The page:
Cerebral autoregulation measurement
Our neurological physics team are part of a collaboration of researchers in Southampton who are developing methods for non-invasive assessment of cerebral autoregulation. Find out more about what cerebral autoregulation is and why it is so important on the Cerebral Autoregulation Research Network website.
- We were the first group to describe the widely used phase relationship between blood pressure and cerebral flow velocity (Stroke vol 26, 1995 pp. 834-837).
- We introduced periodic lower body negative pressure as a stimulus providing one of the most repeatable measures of cerebral autoregulation (Physiological Measurement 23 (1) 2002 pp. 73-83).
- We identified non-invasive measurements of blood pressure as one of the primary sources of error in dynamic cerebral autoregulation measurements (Physiological Measurement 24 (3) 2003 pp. 653-661).
- We have described novel theoretical modelling of cerebral autoregulation dynamic measurements (Mathematical and Computer Modelling of Dynamical Systems 9 (4) 2003 pp. 367-386).
Figure 1: Measuring the phase relationship between blood pressure and cerebral flow velocity.
Our recent work
New methods for assessing the control of blood flow in the brain
This collaboration between ourselves and the universities of Southampton, Leicester and East Anglia was funded by the EPSRC: EP/E029221/1. The main aims were to:
- Explore a number of new and innovative experimental protocols that exploit pseudo-random binary sequences in provoking repeated but relatively small variations in arterial blood pressure (ABP) and arterial carbon dioxide levels (pCO2), from which the active control of cerebral blood flow can be measured.
- Develop and evaluate a range of advanced signal analysis procedures, that allow the dynamic interaction between cerebral blood flow velocity (CBFV), ABP and pCO2 to be quantified, using innovative approaches in multivariate linear and nonlinear system identification, as well as adaptive methods.
- Based on a critical comparison of results from all the different techniques and protocols investigated in this joint project, recommend sensitive and robust procedures for the non-invasive measurement of the blood flow control system in vulnerable patients.
- Increase the understanding of the dynamic interaction between CBFV, ABP and pCO2, based on modelling of experimental data.
This project has now been completed.
The assessment of cerebral autoregulation using MRI
Find out about this work on our MRI physics: research and development page.
Our current work
Diversity in blood flow control to the brain: moving from individualised modelling towards personalized treatment of the injured brain
This three year project is funded by EPSRC (UK) with linked studies in Southampton (David Simpson, Tony Birch, Diederik Bulters), Oxford (Stephen Payne) and Leicester (Tom Robinson, Ronney Panerai). The project sets out in a new direction for the field, by focusing on the diversity of ways in which brain blood flow may operate in different individuals, rather than studying average group behaviour, which has so far been the predominant approach. It also breaks new ground methodologically by integrating the study of blood flow control with that of blood pressure control, based on the complementary roles these have in ensuring that the brain receives sufficient blood. We will investigate a sample of healthy volunteers in detail. We will repeatedly record blood pressure and flow, heart rate and carbon dioxide levels during spontaneous fluctuations at rest, and during challenges in a range of protocols (periodic squatting, raising the upper body, applying random pressure changes to a cuff around the thighs, breathing air with 5% CO2). Using advanced data analysis methods (signal processing and mathematical modelling), some of which will be developed and optimised as part of this project, we will quantify the simultaneous control of blood pressure and flow and aim to identify characteristic differences between individuals and sub-groups.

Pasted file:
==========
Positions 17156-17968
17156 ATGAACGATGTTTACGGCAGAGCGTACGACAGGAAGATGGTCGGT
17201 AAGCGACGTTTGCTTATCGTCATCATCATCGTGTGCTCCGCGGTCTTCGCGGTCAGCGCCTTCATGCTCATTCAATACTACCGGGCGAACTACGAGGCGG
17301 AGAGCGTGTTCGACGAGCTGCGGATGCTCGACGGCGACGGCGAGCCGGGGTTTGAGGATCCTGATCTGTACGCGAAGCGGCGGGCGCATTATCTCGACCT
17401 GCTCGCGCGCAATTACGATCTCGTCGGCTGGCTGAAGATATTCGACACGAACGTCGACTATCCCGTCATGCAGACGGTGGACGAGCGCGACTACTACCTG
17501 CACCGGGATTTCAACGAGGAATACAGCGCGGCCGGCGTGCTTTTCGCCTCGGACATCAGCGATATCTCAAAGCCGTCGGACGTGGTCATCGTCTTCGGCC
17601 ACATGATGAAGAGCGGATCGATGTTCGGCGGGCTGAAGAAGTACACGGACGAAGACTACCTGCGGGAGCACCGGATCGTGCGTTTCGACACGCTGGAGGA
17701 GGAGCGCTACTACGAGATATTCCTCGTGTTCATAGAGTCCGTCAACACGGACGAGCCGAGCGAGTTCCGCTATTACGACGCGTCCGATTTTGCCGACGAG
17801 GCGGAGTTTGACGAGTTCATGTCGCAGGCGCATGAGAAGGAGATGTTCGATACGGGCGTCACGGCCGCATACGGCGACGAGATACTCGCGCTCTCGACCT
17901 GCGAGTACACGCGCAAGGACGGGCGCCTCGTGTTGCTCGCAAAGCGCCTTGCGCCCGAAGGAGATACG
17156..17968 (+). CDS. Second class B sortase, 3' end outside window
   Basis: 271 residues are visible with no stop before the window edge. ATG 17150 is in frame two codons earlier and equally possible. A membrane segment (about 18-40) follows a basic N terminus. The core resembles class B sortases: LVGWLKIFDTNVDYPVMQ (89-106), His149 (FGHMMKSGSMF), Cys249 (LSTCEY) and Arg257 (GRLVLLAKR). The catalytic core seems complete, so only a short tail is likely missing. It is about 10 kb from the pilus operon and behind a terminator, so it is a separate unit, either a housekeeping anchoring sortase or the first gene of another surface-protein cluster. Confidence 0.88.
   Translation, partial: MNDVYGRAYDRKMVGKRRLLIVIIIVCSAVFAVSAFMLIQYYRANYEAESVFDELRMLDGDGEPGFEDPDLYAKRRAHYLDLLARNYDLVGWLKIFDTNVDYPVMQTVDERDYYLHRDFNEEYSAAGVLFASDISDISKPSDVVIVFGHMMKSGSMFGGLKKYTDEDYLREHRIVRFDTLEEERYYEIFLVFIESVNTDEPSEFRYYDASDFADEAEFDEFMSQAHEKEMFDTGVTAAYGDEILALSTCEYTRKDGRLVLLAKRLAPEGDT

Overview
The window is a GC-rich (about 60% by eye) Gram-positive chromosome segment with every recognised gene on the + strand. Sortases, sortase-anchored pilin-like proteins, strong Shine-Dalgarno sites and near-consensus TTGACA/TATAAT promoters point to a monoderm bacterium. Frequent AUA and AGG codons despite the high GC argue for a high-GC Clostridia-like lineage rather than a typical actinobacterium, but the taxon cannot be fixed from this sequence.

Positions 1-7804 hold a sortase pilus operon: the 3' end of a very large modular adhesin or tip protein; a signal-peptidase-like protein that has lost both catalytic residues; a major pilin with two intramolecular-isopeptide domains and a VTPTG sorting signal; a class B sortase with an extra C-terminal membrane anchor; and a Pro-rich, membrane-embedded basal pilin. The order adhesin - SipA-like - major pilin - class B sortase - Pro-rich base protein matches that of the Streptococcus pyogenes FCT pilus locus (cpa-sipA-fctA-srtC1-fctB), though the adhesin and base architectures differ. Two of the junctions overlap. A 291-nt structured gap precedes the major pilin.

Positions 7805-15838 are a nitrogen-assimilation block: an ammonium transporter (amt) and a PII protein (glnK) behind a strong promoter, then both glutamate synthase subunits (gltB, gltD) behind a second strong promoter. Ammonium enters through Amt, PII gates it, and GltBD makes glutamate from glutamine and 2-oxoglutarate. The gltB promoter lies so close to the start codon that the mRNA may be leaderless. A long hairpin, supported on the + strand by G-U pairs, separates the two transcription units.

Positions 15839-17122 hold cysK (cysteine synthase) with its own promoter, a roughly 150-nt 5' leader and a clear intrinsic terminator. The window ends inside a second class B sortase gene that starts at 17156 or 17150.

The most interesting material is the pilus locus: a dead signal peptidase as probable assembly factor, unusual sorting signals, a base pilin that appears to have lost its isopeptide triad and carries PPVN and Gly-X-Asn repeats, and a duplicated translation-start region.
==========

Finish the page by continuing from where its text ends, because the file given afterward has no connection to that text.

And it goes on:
Building on the differences observed in the healthy subjects, we will also study a group of patients during the first days and weeks after they have suffered a stroke. We aim to quantify the impairments in blood flow and blood pressure control, with a view to improving understanding of the evolution of this condition, and how this might impact the management of their blood pressure in the acute and chronic phase. Correct functioning of these control systems is thought to be key in making effective clinical decisions, but currently there are no clear guidelines due to a lack of understanding of the impairments in each individual patient and also the methods for their measurement.
The overarching aim of this multicentre and multidisciplinary project is to lay the foundations for a personalised approach to managing blood pressure control after stroke, based on characterising individuals' blood pressure and flow control, protecting patients' brains from further damage.
Meet the team
Dr Tony Birch is head of neurological physics and leads our research into cerebral autoregulation measurement.
Medical physics department
Southampton General Hospital